To the delight of millions of CBD consumers and patients around the world, the University of Sydney-led research, published May 30 in the peer-reviewed academic periodical Journal of Psychopharmacology, finds that 1,500 mg., the highest daily medicinal dose of CBD, supposedly a safer and legal alternative to traditional marijuana, has no affect on people’s driving or cognitive abilities.
The study examined 17 participants undertaking simulated driving tasks after consuming either a placebo or 15 mg., 300 mg. or 1,500 mg. of CBD in oil, which are the frequently consumed doses.
Participants were told to try to maintain a safe distance between themselves and a lead vehicle, and then "drive" along highways and rural roads. They completed the task between 45-75 minutes after taking their assigned treatment, and then again 3.5 to 4 hours later, to cover the range of plasma concentrations at different times. They repeated this under each of the four different treatments (placebo plus three different doses).
The researchers measured participants’ control of the simulated car, tested by how much it weaved or drifted, as well as their cognitive function, subjective experiences, and the CBD concentrations in their plasma. They concluded that no dose of CBD impaired performance.
CBD use is increasing in Western nations. Over the last decade, its popularity has skyrocketed throughout the consumer marketplace, in products such as CBD oil and CBD gummies. A previous Australian study indicated that around 55,000 requests to access medicinal CBD have been approved in Australia since 2016.
The University of Sydney study addresses the sharp contrast between CBD and THC, a cannabis component that can induce sedation, euphoria (a "high") and impairment. It says the former only calms users without intoxicating them.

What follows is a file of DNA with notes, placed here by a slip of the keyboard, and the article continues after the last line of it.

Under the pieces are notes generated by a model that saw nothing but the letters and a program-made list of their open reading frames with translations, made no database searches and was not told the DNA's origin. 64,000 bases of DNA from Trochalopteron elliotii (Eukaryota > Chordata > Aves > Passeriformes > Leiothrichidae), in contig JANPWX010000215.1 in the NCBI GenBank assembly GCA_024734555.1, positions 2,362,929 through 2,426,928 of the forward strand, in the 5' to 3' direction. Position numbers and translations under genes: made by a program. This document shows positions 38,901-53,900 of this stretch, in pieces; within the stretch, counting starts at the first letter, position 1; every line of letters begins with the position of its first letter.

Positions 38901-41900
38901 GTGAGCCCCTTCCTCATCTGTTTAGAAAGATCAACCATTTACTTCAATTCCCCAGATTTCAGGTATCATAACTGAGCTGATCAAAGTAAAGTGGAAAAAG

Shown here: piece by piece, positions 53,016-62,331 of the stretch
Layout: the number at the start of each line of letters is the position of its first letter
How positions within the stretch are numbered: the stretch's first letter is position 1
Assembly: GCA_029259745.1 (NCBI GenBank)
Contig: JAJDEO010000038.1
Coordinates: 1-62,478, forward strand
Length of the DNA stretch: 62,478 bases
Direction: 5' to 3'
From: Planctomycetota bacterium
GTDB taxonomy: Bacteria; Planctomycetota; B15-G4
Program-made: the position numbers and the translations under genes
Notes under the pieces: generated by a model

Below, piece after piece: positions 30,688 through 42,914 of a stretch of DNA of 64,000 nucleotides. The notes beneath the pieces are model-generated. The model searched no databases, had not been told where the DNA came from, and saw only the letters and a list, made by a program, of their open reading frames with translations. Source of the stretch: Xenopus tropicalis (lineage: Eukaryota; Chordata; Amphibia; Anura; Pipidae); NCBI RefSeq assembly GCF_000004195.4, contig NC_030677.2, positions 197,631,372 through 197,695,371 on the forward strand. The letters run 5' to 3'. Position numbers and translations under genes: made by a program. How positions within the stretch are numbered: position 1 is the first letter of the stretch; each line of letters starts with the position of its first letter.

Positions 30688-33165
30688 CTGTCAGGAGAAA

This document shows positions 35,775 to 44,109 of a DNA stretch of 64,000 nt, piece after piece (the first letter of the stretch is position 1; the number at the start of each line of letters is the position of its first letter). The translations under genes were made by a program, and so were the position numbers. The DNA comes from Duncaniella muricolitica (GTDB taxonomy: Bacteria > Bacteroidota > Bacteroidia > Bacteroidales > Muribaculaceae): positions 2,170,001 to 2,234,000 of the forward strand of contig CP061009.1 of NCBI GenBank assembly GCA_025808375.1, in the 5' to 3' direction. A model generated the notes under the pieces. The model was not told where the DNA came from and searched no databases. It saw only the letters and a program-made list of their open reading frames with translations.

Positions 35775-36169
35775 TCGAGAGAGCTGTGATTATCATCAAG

A comprehensive study in 2021, which was published by the US Justice Department, found that the levels of THC – the most dominant psychoactive component of the cannabis plant – don’t function as reliable indicators for impaired driving. Likely reasons for this are that the metabolic rate for cannabis users varies widely, meaning that while one person may need to wait four hours following cannabis consumption before driving, someone else may need to wait twice as long.Furthermore, cannabis is unique in that it does not leave the human bloodstream as quickly as other drugs, especially its relatives in the psychedelic family. While compounds like LSD and psilocybin normally leave the bloodstream within a day or two, heavy cannabis users can often find cannabis in their blood even a month after use.
“Though CBD is generally considered ‘non-intoxicating,’ its effects on safety-sensitive tasks are still being established.”Dr. Danielle McCartney
“Though CBD is generally considered ‘non-intoxicating,’ its effects on safety-sensitive tasks are still being established,” said the new study's lead author Dr. Danielle McCartney, from the university’s Lambert Initiative for Cannabinoid Therapeutics. “Our study is the first to confirm that, when consumed on its own, CBD is driver-safe.”
Added McCartney: “We do, however, caution that this study looked at CBD in isolation only, and that drivers taking CBD with other medications should do so with care."
Idan Zonshine contributed to this report.